In London Ontario, the new year began with the news that the workers of Electro-Motive Diesel (EMD), a subsidiary of the U.S. company Caterpillar, had been locked out by their employer and that the employer was demanding workers accept a 55 per cent pay cut, elimination of benefits, and significantly reduced pensions.
Contrary to what EMD and Caterpillar would have us believe, this move is not about remaining economically competitive. The company is thriving. Business is good. Profit continues to roll in.
The assertion that concessions are necessary to remain competitive is not supported by the facts. EMD posted profits well in excess of $1.1 billion last year. Its competitor, General Electric, was able to settle with its workers at a rate of US$30/hour and remains profitable.
The workforce at the EMD is highly skilled, experienced, and motivated. Workers take great pride in the quality and expertise of their workmanship. In fact, when this team of workers was asked last year to increase EMD's productivity, they managed to improve it by an astounding 20 per cent.
The reality is that Canadian workers provide a tremendous advantage to employers when compared to their counterparts in other jurisdictions. Our universal health care system means employers are not burdened with primary health care costs. The fact that workers are well-educated ensures a level of training and competence second to none. Though its tax base the municipality provides secure infrastructure like clean, abundant water, low cost energy, sewers, roads, and an extensive transportation network.
It must also be noted that Canada provides businesses with a very competitive combined corporate tax rate which is lower than the combined average rate in U.S. Great Lakes jurisdictions.
In fact, the Conservative government under Stephen Harper used EMD for a photo-op in launching its program of corporate tax-cuts in 2008. The benefit of the tax cut to EMD is estimated to be at least $5 million. Subsequently, the Harper government approved the sale of the company to the U.S. Caterpillar.
The Harper government has made it clear that it will do nothing to stand in the way of EMD using the profits gained by corporate tax cuts to decimate the workforce and community that paid for them.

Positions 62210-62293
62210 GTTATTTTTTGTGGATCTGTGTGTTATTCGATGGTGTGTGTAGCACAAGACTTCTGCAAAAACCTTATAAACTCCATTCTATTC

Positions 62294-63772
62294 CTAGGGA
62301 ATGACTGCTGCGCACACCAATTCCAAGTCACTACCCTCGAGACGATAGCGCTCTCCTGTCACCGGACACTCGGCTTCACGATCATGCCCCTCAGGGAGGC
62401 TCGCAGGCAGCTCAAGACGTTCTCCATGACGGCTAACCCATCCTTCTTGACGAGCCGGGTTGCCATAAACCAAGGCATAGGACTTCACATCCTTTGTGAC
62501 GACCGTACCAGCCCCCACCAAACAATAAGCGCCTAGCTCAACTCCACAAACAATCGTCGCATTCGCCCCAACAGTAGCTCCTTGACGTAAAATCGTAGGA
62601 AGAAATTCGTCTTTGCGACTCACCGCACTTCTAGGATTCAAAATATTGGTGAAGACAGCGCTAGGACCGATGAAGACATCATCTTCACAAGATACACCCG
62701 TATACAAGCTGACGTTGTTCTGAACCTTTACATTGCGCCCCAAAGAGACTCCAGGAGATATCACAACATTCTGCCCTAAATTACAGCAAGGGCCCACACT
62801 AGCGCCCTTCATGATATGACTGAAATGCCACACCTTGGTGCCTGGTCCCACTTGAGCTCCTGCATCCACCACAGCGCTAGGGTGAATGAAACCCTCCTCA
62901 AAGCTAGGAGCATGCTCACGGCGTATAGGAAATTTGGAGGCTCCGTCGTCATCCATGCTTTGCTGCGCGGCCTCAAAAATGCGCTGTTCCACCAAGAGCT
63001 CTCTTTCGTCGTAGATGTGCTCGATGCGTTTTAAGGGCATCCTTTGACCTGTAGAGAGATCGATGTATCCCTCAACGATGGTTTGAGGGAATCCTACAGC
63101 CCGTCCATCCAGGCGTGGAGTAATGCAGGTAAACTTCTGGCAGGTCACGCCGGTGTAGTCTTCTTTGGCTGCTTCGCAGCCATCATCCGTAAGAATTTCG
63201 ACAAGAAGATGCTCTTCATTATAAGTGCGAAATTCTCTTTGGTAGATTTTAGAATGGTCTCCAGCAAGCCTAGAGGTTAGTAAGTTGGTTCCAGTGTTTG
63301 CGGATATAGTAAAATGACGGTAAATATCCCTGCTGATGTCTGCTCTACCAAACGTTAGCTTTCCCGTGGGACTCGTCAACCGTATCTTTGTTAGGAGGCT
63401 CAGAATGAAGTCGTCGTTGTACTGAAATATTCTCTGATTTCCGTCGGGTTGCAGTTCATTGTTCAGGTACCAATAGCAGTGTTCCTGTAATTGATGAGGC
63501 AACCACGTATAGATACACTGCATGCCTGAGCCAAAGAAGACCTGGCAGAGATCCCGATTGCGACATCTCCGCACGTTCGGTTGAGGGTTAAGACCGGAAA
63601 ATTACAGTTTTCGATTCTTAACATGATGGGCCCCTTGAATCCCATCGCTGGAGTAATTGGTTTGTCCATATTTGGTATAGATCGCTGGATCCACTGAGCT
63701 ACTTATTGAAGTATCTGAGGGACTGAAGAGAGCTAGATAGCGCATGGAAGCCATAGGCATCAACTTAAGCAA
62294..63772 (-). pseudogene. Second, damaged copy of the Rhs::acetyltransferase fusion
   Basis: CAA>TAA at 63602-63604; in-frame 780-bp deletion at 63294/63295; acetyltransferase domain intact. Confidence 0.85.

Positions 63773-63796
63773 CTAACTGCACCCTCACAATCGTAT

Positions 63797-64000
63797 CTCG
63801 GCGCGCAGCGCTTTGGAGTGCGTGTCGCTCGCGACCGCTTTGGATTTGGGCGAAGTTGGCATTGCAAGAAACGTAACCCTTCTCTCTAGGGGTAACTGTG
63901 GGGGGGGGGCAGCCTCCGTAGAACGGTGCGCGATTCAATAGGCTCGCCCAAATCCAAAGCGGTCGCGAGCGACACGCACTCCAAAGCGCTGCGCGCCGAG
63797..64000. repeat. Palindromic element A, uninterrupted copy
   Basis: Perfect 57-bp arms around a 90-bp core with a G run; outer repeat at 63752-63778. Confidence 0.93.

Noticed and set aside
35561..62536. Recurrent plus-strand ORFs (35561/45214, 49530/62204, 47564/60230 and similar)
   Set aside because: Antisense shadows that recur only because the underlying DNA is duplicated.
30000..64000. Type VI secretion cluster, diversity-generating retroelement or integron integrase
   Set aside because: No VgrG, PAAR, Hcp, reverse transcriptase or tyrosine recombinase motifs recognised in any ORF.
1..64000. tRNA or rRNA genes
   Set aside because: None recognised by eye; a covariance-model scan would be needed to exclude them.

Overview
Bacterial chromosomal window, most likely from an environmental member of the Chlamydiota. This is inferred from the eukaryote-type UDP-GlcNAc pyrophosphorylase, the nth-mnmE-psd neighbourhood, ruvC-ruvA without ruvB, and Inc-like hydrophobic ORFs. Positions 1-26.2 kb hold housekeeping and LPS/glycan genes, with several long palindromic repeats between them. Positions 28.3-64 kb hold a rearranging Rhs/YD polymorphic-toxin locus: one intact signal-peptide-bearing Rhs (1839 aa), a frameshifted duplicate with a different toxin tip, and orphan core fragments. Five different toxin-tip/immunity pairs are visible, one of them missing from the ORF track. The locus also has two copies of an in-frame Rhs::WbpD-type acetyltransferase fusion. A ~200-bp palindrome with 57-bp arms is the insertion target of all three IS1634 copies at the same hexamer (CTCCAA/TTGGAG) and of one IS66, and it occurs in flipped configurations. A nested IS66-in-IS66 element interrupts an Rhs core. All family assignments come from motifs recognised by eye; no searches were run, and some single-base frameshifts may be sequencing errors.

The Conservative record of favouring corporations over communities in Canada is mounting.
In October of last year, workers in Hamilton were locked out by U.S. Steel while the Harper government turned a blind eye. The workers of Vale Inco in Sudbury have suffered losses as a result of foreign ownership being given federal government carte blanche. In Quebec, 800 USW members have been locked out by Rio Tinto Alcan, a formerly Canadian aluminum company now owned by an Australian mining giant.
The government can and should take measures to protect its constituents, its communities, its workers. A fair and decent wage contributes to a thriving economy. Professional and quality workmanship is what allows corporations to profit. A healthy relationship between workers and their employer does not threaten that.
What remains to be seen is how long Canadians will endure the bloodletting. It is no exaggeration to say that the profits of foreign corporations are growing on the backs of Canadians who struggle increasingly to keep their families and communities afloat.
It is imperative that we as Canadians demand accountability, fairness, and equity from our government. We can and should do better.